11. When James instructs Christians to confess their sins to one another (v. 16), are there any parameters on this?

Yes, we do need to use discretion in confessing sin. Bottom line, there are some sins that do not need to be broadcast live from the pulpit on Sunday morning. There are sins that would be inappropriate to confess within your Lighthouse in a mixed group of men and women.

I like how Jerry Vines identifies secret sin, private sin, and public sin, and the guidelines he provides for confession of each kind of sin:

Confession of sin is an area that has been greatly abused. Sometimes people have confessed sins in such a way that it has brought great reproach on the name of the Lord. Let me give you a guideline in the whole area of confession that I think will be helpful to you. Never confess a sin beyond the circle of its influence. I want to repeat that because this is very important. Never confess a sin beyond the circle of its influence.

Let me show you what I’m talking about. In Psalm 90, verse 8, it says, ”Thou has set our iniquities before thee, our secret sins in the light of thy countenance.” There are some sins in our life that are secret. There are some sins in your life, like your thought life, that evil thought you had this morning, that are known only to you and God. Those sins are to be confessed only to God. Secret sins confessed only to God. Do not confess a sin beyond its sphere of influence.

There are some sins that are private, sins that have been committed between you and another individual. That’s why Jesus says that if your brother sins against you, you are to go and tell your brother between you and him alone. It is a private sin. If he knows about it; don’t confess something that he may not know. If you have committed a sin against that individual and he doesn’t know you have committed that sin, then don’t confess it to him.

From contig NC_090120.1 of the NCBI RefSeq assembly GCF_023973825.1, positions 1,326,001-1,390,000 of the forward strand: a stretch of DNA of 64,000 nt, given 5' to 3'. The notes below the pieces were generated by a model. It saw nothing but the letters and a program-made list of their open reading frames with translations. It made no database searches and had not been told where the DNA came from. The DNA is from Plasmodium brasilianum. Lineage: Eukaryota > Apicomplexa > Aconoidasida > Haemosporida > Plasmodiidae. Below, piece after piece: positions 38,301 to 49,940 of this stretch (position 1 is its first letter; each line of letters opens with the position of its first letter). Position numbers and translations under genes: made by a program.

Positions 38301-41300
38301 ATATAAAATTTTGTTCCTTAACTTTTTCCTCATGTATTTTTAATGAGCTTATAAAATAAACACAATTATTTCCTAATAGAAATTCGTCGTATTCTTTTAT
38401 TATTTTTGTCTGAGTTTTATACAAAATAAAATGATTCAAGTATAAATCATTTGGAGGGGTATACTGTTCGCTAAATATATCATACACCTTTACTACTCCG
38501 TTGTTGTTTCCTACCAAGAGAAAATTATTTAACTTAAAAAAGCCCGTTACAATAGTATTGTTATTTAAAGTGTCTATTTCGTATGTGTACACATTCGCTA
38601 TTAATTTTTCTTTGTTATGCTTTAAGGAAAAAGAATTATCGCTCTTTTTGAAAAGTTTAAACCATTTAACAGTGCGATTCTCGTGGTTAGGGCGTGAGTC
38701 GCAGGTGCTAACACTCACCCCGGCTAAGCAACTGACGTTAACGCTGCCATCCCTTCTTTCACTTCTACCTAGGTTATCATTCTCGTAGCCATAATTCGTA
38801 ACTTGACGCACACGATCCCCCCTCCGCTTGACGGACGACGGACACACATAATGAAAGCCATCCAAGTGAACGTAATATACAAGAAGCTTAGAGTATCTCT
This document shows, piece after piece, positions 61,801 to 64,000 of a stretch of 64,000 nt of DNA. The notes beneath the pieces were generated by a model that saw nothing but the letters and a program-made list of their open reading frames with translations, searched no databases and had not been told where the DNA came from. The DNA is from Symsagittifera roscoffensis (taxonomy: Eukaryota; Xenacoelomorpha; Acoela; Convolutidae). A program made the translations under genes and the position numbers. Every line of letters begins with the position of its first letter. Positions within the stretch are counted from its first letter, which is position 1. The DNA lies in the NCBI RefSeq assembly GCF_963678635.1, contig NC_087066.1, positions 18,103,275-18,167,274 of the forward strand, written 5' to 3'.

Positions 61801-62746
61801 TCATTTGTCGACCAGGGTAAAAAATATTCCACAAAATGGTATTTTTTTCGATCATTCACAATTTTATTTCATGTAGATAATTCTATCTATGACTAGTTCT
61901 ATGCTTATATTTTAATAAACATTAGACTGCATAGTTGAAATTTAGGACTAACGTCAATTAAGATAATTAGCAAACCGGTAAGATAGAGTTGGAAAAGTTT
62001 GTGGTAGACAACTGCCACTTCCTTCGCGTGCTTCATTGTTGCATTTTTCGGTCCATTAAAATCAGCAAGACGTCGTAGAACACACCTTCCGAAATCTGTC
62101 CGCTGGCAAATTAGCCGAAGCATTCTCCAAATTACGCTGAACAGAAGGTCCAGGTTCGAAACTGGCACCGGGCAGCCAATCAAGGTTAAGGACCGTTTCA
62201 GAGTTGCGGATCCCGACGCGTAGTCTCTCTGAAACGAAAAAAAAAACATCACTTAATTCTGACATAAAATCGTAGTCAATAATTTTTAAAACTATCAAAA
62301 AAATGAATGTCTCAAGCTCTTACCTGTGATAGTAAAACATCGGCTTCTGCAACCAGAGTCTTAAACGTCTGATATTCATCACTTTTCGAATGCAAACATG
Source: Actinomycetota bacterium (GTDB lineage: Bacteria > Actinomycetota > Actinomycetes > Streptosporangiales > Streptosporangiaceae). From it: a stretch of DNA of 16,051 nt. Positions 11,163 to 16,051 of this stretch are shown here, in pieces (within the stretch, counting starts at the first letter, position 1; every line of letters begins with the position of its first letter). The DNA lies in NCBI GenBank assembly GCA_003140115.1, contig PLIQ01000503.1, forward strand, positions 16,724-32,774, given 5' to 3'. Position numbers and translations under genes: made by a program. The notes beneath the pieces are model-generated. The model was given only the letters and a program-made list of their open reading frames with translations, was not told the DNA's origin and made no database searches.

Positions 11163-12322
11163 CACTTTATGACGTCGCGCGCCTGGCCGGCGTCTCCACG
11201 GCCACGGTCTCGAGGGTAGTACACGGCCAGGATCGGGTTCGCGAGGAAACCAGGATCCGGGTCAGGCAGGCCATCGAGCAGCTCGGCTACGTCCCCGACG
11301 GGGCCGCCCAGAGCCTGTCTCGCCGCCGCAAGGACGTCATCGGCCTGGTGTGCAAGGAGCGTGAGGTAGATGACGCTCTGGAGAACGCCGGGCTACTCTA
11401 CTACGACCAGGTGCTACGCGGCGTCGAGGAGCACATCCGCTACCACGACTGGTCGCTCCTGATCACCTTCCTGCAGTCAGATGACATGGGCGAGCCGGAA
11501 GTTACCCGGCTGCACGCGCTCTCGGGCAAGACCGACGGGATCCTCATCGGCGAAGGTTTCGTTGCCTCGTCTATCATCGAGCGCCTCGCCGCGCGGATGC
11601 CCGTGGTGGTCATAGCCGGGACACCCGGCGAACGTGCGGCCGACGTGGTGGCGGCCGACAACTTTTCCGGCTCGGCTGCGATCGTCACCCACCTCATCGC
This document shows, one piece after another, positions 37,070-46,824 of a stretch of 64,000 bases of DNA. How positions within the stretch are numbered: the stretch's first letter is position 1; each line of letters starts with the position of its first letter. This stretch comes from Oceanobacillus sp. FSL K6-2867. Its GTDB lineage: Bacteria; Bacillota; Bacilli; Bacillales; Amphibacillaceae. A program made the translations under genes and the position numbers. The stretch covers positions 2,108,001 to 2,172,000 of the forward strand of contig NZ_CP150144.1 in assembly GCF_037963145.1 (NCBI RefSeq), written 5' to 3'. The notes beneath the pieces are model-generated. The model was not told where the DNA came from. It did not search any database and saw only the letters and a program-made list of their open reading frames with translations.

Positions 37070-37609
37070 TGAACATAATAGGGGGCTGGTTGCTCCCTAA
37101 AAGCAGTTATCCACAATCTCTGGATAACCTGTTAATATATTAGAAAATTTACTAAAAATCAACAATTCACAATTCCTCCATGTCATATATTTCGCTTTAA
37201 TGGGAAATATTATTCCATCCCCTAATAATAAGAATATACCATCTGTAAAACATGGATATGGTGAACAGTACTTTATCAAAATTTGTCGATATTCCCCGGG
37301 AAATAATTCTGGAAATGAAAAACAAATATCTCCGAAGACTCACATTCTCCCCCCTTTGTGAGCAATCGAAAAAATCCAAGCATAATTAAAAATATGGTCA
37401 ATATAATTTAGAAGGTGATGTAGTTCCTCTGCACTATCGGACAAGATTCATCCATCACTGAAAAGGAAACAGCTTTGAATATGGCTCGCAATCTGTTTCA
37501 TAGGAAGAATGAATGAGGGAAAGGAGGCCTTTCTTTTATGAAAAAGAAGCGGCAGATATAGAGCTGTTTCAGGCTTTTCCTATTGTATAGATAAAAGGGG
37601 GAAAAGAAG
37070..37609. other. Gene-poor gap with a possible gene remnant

But there are instances where people need to confess their sins publicly to those to whom they have sinned and against those they have sinned. These are sins that we have committed in plain view for all to see.

Again, when it comes to confessing sin, a simple guideline: Don’t confess a sin beyond its sphere of influence.

Concluding Thoughts

These questions are given to prompt both reflection and learning on a personal level, and should likely be completed individually and apart from your regular group time.

12. What situation or person will you pray for in faith this week?

13. What personal needs can you ask others to pray for through the coming week? Whom will you ask?

14. Whom do you know who has been drifting away from the Lord and who needs an encouraging word from you this week?

End of 2015-16 Lighthouse Year

This week is the final week of the 2015-16 Lighthouse Year. Starting next week, most of our Lighthouses will begin their summer break. Lighthouses will resume in September.

If you are interested in exploring Lighthouse Leadership, please contact Chris Eller at